Veton and DokuFest’s main difficulties have been conditioned by issues that are particular to the Balkans’ region. The audience being unfamiliar with payment through credit cards and Paypal, it was immediately taken into consideration how it would affect the numbers (viewings, profits) compared to the bigger festivals. Another extraordinary issue, Veton stated, was the fact that Kosovo does not have its IP addresses, making it non-existent as a country in the virtual sphere. Therefore, the team had to include Albania, North Macedonia, and Serbia in the access network of festival’s platform, which would afterward create problems with filmmakers and sales agents regarding the screening of films, which were arranged to be up for viewing in other festivals in respective countries. On a humorous note, Veton adds that it is crazy going from creating a festival in a city without a cinema to hosting an online festival in a country without IP addresses. Moreover, the communal experience was particularly delicate, considering that DokuFest and Prizren have always coexisted. However, bars in the city are trying to lift the spirits by holding DokuFest screenings in shared spaces, keeping the safe distances, also making the situation more optimistic. For the moment, the team is working on the idea to do a second part of the festival by touring in different cities of Kosovo.
Orwa and IDFA’s team valorizes documentary festivals as an added value to the world by wanting us to be better people. Taking DokuFest’s example, he says that it may be impossible to invent the wheel, but we could be resilient in the work that needs to be done. However, IDFA’s case is more particular, since working in the Netherlands also means a lower risk of operational work. Even though the team has accelerated a lot of its work, the festival is being prepared very actively for November. The program offered consists of a total of 200 films, while only half of it will go online. Orwa insists that every film will premiere in cinema before having an online screening, despite the number of guests and screenings, therefore from this year’s edition of IDFA should be expected live-streaming of films and Q&As, in compliance with the schedule. Not wanting to add another possibility to the already overwhelming choice of streaming sites, he notes that the main point of their work is servicing the films and offering a worthy experience to the audience.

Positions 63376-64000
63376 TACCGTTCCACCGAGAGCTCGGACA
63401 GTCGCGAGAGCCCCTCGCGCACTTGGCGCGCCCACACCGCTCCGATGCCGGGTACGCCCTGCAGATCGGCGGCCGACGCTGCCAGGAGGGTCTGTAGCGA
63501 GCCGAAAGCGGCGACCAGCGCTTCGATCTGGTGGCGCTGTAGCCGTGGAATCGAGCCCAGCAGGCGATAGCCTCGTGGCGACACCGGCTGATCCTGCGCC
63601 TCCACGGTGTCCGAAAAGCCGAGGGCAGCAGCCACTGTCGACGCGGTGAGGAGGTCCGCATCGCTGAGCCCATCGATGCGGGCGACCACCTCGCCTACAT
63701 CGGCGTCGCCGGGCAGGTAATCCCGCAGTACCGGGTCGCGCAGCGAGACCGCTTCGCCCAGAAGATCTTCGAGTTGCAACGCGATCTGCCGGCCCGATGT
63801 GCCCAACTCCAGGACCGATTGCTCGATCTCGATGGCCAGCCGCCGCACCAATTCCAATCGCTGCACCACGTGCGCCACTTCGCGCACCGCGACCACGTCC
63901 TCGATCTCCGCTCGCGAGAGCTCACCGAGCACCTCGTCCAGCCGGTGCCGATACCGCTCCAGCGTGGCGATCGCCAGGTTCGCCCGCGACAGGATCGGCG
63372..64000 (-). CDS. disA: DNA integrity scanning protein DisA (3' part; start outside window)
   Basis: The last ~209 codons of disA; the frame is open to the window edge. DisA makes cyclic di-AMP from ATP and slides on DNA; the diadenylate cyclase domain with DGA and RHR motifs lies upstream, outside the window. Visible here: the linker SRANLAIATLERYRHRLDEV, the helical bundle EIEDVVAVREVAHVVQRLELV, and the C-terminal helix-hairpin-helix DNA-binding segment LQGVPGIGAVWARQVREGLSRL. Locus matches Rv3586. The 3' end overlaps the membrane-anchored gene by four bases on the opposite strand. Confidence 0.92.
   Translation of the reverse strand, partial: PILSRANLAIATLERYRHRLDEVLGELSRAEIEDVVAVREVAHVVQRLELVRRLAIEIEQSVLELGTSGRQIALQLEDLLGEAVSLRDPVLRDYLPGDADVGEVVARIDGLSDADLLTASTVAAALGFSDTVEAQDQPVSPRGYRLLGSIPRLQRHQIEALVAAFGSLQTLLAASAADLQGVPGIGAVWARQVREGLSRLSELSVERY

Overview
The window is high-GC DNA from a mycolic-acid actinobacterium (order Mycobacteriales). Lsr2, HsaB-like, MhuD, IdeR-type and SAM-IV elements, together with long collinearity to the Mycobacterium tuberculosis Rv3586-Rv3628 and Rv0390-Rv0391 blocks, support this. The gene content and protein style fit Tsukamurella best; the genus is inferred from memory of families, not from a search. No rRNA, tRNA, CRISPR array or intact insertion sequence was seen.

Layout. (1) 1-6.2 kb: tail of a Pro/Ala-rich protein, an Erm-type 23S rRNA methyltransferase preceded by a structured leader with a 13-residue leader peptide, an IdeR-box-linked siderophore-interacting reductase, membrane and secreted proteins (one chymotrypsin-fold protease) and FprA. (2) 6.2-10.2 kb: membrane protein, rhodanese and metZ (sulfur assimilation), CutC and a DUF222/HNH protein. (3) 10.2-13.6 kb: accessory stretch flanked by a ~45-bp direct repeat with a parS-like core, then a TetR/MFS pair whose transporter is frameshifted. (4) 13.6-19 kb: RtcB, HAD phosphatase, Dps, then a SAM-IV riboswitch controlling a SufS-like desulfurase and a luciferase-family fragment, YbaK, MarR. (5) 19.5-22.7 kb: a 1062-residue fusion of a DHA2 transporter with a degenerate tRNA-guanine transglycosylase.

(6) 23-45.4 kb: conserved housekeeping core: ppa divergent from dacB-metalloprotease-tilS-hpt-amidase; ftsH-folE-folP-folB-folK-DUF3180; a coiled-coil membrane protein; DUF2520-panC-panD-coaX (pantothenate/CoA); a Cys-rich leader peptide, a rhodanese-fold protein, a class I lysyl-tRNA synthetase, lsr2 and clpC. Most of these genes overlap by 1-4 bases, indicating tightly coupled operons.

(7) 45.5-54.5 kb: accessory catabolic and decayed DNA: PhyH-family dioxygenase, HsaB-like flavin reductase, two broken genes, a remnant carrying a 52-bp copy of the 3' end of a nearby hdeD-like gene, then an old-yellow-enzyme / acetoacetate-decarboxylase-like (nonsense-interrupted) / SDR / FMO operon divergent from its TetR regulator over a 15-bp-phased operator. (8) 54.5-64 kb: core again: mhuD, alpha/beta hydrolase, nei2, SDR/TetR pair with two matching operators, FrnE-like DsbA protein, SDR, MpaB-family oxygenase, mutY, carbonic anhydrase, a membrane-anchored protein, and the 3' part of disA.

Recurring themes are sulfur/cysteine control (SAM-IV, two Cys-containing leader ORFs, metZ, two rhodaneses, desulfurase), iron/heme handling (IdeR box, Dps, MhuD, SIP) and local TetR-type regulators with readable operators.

Pamela directs the discussion towards the audience and questions some useful tools that the panelists might have discovered for future editions, fearing that the festival organization medium might experience a considerable shift even in the upcoming years.
Shane highlights some positive outcomes for the industry, such as the quality of online meetings. However, according to him, the physical present should be rethought. The lack of physical connections creates a big gap that is usually filled by film festivals, and for the moment it should not be replaced even though it is missing.
Cíntia is specifically sensitive to diversity problems because with cinemas closed, there is not a platform for independent and non-conventional form films to reach the audience. Therefore, the online world should be dismissed as a way to introduce challenges to the distribution market. There is a need for rebellion, she says, and the virtual world represents a challenge that allows space to plat with.
Emily raises the point of how the online platforms might contribute to the presentation of a variety of forms, but there is a main concern that some films suffer by the lack of collective viewing, which causes frustration among filmmakers and programmers. Orwa brings to everyone’s attention how the documentary film is sensitive to the mainstream film streaming platforms because it sends it back to a time when it was associated with the television. To his words, the dynamic point is that everybody has the right to watch good films in good cinemas, together with others. Veton remarks on how it is almost impossible to go back to where we were, considering the hardship and the trouble that the online world made everyone go through. Instead of letting this opportunity go, everyone should see how it develops.
Cintia concludes that the film festivals, physical and online, are more and more important only to the idea that it can invite people and make circulate ideas. The discussion ended with the following question, what is the best that it could be done knowing this?
By Enxhi Noni